Most of Team Bufo's toad research has been
conducted in tropical Australia – especially, near Fogg Dam in the Northern Territory.
We have also done quite a bit of research in the Kimberley region of Western
Australia and nearby places, in areas from Keep River National Park through to
Kununurra and beyond. And also, we’ve tracked some toads around Longreach in
central Queensland. And even as far afield as Hawai'i and South America, in order to understand what cane toads are like in their native range.
But the cane invasion of Australia isn’t just in the tropics. The toads have gradually been spreading south along the coast of New South Wales as well, with occasional help from people. Several populations are isolated, created by “hitch-hiker” toads that have come in on the backs of trucks. One of those feral populations even made it to Sydney.
Dr Matt Greenlees is the lead researcher for Team Bufo's studies in New South Wales. Matt is the one on the left.
Photo by Shannon Kaiser.
Over the last few years, Dr Matt Greenlees – a foundation member of TEAM BUFO – has been conducting research on the southern front of the toad invasion. This study was funded by Linkage grants from the Australian Research Council, with several partner organisations. They include FAME (the Foundation for Australia’s Most Endangered Species), the Australian Wildlife Conservancy, the NSW OEH (Office of Environment and Heritage), the NSW Department of Primary Industry, NSW Roads and Maritime Services, the Northern Rivers Catchment Management Authority, Tweed Council, and Lismore Council. So, it’s very much a collaborative activity!
We’ve also worked closely with Sutherland Shire Council in Sydney. They contacted us after they discovered a lot of cane toads in an industrial suburb in the Sutherland Shire (Taren Point). The Council has played a really active role in our work, helping us to radio-track toads so we could find out where they were breeding (a small pond that the Council immediately arranged to fence off, to stop toads from using it again). Council and OEH staff have also done a lot of surveys to help monitor the toad population and its distribution.
Cane toads arrived in Sydney on the backs of trucks, and have set up a breeding population in the suburbs. This picture shows where they bred, at the back of an industrial estate in Taren Point. Our collaborative work with management authorities enabled us to wipe that population out. But we have to be realistic – trucks will keep arriving in Sydney, and some of them will contain cane toads. Photo by Rick Shine.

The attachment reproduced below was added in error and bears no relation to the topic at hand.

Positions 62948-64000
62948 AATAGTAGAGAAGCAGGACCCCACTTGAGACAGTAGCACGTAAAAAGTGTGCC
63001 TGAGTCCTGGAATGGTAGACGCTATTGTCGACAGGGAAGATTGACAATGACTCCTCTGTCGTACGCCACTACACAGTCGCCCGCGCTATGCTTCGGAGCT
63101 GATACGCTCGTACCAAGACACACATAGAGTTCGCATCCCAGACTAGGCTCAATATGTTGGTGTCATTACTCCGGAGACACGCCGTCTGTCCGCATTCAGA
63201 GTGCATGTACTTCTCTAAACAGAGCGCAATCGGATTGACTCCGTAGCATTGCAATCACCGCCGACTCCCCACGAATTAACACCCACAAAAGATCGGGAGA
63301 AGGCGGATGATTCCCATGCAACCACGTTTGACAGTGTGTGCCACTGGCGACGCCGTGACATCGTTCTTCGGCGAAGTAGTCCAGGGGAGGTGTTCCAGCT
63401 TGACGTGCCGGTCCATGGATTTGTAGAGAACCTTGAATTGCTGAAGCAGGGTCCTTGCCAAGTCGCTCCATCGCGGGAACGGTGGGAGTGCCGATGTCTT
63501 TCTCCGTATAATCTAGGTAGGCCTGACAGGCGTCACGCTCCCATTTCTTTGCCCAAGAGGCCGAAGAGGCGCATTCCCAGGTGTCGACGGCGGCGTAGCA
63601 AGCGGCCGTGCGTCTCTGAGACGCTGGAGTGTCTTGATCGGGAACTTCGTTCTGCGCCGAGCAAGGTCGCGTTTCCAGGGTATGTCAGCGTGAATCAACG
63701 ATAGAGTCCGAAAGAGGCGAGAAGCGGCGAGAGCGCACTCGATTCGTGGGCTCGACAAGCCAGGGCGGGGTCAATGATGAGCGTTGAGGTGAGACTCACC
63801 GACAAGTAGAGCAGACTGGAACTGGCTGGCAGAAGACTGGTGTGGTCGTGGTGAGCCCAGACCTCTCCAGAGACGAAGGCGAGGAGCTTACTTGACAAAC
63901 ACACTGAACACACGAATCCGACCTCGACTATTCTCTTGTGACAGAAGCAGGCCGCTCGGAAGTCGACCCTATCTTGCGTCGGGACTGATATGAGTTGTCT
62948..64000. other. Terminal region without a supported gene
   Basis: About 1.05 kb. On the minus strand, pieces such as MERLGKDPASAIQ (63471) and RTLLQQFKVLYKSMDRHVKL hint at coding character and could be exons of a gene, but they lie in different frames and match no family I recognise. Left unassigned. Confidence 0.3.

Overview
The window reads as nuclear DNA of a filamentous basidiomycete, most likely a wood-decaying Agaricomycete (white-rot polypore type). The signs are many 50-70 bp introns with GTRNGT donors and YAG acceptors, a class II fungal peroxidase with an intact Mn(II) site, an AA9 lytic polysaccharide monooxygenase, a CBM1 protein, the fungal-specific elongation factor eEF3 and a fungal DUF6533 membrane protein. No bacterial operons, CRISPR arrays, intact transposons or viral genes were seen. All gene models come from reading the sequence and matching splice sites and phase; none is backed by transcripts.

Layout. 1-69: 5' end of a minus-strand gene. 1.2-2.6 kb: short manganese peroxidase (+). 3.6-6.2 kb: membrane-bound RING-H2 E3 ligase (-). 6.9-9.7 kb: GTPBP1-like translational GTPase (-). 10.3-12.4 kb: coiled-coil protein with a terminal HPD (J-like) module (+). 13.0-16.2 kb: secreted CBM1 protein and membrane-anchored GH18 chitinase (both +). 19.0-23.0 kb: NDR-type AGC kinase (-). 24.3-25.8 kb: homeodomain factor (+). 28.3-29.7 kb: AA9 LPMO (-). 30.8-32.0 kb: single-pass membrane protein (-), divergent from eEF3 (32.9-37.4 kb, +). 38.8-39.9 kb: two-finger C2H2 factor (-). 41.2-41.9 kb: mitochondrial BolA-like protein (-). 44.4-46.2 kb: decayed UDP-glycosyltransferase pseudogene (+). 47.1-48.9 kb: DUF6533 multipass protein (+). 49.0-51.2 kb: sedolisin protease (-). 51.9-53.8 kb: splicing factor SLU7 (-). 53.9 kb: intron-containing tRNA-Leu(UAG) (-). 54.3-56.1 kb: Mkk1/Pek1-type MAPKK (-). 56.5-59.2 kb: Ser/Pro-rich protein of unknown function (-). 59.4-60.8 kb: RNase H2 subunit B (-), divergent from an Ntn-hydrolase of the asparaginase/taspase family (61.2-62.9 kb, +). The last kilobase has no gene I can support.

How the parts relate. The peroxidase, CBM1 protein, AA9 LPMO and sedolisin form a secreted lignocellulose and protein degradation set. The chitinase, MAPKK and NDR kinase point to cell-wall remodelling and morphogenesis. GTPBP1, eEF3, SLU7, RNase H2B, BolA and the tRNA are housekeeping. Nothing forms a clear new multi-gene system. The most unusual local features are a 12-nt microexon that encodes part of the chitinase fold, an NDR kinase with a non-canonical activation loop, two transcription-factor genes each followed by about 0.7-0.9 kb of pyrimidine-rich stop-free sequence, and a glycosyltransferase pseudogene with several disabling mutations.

Further north, within the main range of toads on the southern front, Matt is working on several projects. Again in collaboration with local councils and other authorities, he is monitoring toad populations, and looking at the impact of community “toad-busts”. Measurements of ponds in the area showed a wide range in acidity (pH), so Ph D student Uditha Wijethunga has conducted experiments to see how pH affects toad tadpole development. She also conducted experiments to examine the effect of salinity and temperature on toad developmental biology.
Ph D student Uditha Wijethunga collecting water samples at a toad-breeding pond, to check water chemistry. Photo by Matt Greenlees.
Damian Lettoof also did a project with Matt, on the transfer of parasites from toads to native frogs in northern NSW. It turned out not to be a problem. In fact, frogs living in toad-infested areas actually had fewer parasites than the same frog species in areas without toads – a very unexpected result.
For his Honours project, Chris Jolly examined
the impact of cane toads on lace monitors in this region also. Goannas have
been major victims of the toad invasion in tropical Australia, but the impact
doesn’t seem to have been as bad in NSW. Lachlan Pettit followed up Chris' work, over a much wider area - all the way to north Queensland - and confirmed that Lace Monitor populations recover quickly from the impact of cane toads. The lizards simply stop eating the poisonous amphibians, so they can coexist with them without problems.
Chris Jolly worked on lace monitors and toads, but he couldn't help stopping to admire this magnificent carpet python at one of his NSW field sites. Photo by Matt Greenlees.
One very worrying development has been the discovery by Dr Dave Newell, from Southern Cross University, that cane toads are penetrating into very high (and thus cold) areas in the Border Ranges. How can a tropical frog deal with those low temperatures? To answer that question, Honours student Sam McCann looked in detail at toad responses to temperature in that region. She found that toads can rapidly adjust their physiology to cope with cold – a frightening result in terms of its implications for the toad’s ability to spread even further south!
Two students from TEAM BUFO in its new home, Macquarie University, have also been looking at toad invasion in New South Wales. Lincoln McGregor has mapped the toad invasion in detail, and in 2021 Shannon Kaiser looked at how the intense bushfires from the summer of 2019-20 have affected the ecology of cane toads in that region, and their rate of spread.
Shannon Kaiser with one of his radio-tracked toads. Photo by Matt Greenlees.
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For the full story about the cane toad invasion of Australia, and what we can do about it, read Rick’s book “Cane Toad Wars” (published by University of California Press, 2018). The book is written for the general public, not for scientists, and is aimed at a wide audience. The book can be purchased through online bookstores like Amazon, or you can buy a copy through your local bookstore.